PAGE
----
Agreed 100%. That’s exactly how I feel too. I’m beyond sick and tired of this bullshit.

    Of course, as Doug pointed out, even if we don’t get involved, Iran and those that side with Iran will still be convinced that we are. So we’re going to have to deal with the consequences of Israeli action every bit as much as the Israelis. But the principle for me still remains the same: want to launch an attack on Iran that will not only not actually do anything but will also likely result in Iran and the rest of the Islamic world becoming even more hostile and militaristic towards Israel? Okay then. Have fun.

    I really, really desperately hope Israel doesn’t go down this path. But I’m terrified that they will. If they do, it’s going to be a nightmare.

  15. mannning says:

    @Doug Mataconis:

    Correct me if I am wrong, but it is my belief that Israel has a stockpile of several versions of “MOAB” bombs that could do a good job on underground facilities in Iran. Their problem is delivery by slow C-130 transport planes, which would be easily shot down if Iran’s air defenses are not fully suppressed. Which thus leads to the rather difficult problem of finding and neutralizing a large number of air defense sites in a very short time.

    That Israel would be castigated for using multiple EMP weapons to do this air defense suppression job is the common wisdom, but with their backs against the wall and with US support uncertain, the Israeli choice seems to be pariah or an eventual “poof”, and my contention all along has been that they would choose pariahship in order to survive. Thus a series of EMP high altitude explosions would be used, not to kill people, but to disable the electronics that control Iran’s defensive and offensive weaponry for a period of time long enough to hit the nuclear sites, if not a lot more.

    As I have said before, when Israel strikes, the big question is then will they manage to retaliate in a way that includes the US in a serious manner as they have threatened many times. If so, we would be dragged into the conflict simply to defend our people and places from attack. The decision whether we hit Iran may well be in the hands of Israel first, and then Iran, and not in US hands at all.

  16. TastyBits says:

    @mannning

    I do not think Israel has any aircraft that would be capable of carrying a MOAB, but the US has sold them smaller bunker-buster bombs. Israel does not have the long range bombers to make a round trip to Iran. Without refueling capability, the planes would need to be ditched.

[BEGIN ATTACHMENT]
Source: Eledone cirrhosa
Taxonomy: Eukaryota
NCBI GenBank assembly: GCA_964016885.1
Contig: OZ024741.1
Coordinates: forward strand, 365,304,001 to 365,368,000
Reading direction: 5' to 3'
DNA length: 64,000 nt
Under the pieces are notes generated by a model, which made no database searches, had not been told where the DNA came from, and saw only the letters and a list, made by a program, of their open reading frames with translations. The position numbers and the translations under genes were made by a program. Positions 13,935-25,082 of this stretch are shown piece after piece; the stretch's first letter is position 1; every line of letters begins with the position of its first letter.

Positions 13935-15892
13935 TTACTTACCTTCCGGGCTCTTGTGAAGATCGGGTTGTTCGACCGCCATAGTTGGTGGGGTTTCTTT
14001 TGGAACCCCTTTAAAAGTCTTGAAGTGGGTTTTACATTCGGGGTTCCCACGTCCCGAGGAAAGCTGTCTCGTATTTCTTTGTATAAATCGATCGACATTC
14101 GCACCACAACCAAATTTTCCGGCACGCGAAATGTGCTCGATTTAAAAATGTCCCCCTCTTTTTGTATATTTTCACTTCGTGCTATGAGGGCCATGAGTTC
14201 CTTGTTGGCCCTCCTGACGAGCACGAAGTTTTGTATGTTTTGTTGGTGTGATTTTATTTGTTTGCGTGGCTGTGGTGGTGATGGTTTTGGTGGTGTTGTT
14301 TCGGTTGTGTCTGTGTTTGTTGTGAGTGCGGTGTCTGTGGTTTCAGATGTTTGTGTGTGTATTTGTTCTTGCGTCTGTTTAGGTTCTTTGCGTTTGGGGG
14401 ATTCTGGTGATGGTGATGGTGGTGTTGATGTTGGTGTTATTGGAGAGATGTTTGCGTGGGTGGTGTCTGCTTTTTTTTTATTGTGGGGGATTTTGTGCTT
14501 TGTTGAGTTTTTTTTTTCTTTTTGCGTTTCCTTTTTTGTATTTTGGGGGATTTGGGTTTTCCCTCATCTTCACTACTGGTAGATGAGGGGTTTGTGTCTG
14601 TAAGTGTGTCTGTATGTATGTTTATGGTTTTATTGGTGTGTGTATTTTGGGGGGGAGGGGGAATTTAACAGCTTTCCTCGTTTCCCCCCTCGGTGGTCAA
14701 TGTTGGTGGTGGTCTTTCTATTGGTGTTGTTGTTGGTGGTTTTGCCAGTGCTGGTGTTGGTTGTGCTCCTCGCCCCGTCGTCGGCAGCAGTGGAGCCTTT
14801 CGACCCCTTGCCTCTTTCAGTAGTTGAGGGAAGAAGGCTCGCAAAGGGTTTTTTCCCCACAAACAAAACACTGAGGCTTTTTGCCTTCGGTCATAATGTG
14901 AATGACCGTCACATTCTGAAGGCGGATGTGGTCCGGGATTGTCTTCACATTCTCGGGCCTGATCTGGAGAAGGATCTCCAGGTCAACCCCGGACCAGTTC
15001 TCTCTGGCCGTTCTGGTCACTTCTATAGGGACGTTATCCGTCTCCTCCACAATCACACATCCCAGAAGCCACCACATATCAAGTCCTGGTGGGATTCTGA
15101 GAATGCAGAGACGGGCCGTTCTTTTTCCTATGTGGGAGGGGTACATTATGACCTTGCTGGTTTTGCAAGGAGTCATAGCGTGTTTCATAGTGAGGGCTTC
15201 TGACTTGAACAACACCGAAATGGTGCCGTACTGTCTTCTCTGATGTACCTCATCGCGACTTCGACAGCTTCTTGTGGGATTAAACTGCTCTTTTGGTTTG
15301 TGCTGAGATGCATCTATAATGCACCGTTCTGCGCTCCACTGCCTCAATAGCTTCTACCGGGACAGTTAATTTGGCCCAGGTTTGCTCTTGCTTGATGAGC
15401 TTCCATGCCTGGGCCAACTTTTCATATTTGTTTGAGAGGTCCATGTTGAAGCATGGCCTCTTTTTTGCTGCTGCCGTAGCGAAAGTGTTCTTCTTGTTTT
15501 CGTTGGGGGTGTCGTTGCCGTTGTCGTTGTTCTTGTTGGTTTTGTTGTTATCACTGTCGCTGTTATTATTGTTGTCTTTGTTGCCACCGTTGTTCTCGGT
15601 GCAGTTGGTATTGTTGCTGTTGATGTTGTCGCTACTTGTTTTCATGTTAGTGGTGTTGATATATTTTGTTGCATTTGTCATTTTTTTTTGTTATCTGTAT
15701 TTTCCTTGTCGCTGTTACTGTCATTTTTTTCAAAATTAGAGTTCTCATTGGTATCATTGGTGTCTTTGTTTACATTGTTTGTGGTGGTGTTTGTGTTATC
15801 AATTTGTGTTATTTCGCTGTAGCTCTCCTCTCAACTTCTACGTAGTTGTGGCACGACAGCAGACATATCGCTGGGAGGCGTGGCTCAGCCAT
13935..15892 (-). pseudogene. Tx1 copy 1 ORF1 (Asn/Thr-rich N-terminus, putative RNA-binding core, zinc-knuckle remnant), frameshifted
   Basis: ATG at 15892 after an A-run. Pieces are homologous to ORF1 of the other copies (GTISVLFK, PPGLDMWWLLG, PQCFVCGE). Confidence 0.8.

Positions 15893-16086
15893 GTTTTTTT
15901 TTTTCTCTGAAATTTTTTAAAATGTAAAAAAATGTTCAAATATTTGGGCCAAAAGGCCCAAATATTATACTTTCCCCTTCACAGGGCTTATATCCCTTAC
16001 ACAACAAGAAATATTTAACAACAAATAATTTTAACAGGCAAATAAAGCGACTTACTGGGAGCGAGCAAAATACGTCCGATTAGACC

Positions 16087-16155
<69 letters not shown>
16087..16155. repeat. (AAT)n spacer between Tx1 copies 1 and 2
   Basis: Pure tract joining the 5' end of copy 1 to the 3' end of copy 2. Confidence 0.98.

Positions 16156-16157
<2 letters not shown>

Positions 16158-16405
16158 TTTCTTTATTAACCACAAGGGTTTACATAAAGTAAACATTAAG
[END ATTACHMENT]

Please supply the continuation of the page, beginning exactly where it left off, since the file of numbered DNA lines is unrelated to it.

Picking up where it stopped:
To my knowledge, there is no bomber version of the C-130, but you are correct that it is too slow.

  17. @Andy:

    First, I don’t think anyone should assume that Iran wants nukes. Iran wanted nukes when Iraq was an existential threat. That threat is gone and now there is no one who wants to “invade” Iran. The strategic rational for nukes doesn’t exist anymore.

    Seriously? You don’t think the Iranians would feel in a stronger position with respect to Mitt Romney if they were sitting on nukes right now?

  18. @mannning:

    As I have said before, when Israel strikes, the big question is then will they manage to retaliate in a way that includes the US in a serious manner as they have threatened many times.

    If Israel strikes, the big question will be whether they can avoid an ongoing exchange with Iran.

    The Iranian military has launched a barrage of missiles at “mock enemy bases” as part of a major war games exercise aimed at dissuading any potential outsider attack, the nation’s state-run media reported today.

    Iran: ‘Long-Range’ Missiles Attack ‘Mock Enemy Bases’

  19. tps says:

    @Doug Mataconis:

    There is a way. Take a standard bunker-buster, which Israel does have in the form of GBU-28’s, and put a 2kt nuclear warhead on it. Much of the blast will be contained in the ground and the shockwave will collapse the bunkers.

  20. nobody says:
  21. nobody says:

    The reason why the US has not committed is simple, they can’t attack aIran unilaterally or else the UN will frown upon the US. Russia also has a heavy investment with Iran, they could care less about the people. Once we can barter a deal with Russia and gain UN support, the US will be all in. It’s also a good beta test for Russias missile defense system to test its affectiveness.

    On the grander scale we have Syria and Egypt both knocking at Israels door. Egypt just struck a big deal with China to upgrade its military to be on par with the rest of the modern world. This does not bode well with the US, nor Israel. I have always felt Iran was really the US objective, while Syria and Egypt would be dealt with by Israel. Iran troops are already in Syria, as well as Egypt. It would be only natural that given an attack on Iran, both Syria and Egypt would be thrown into the fight resulting in legal grounds for Israel to attack.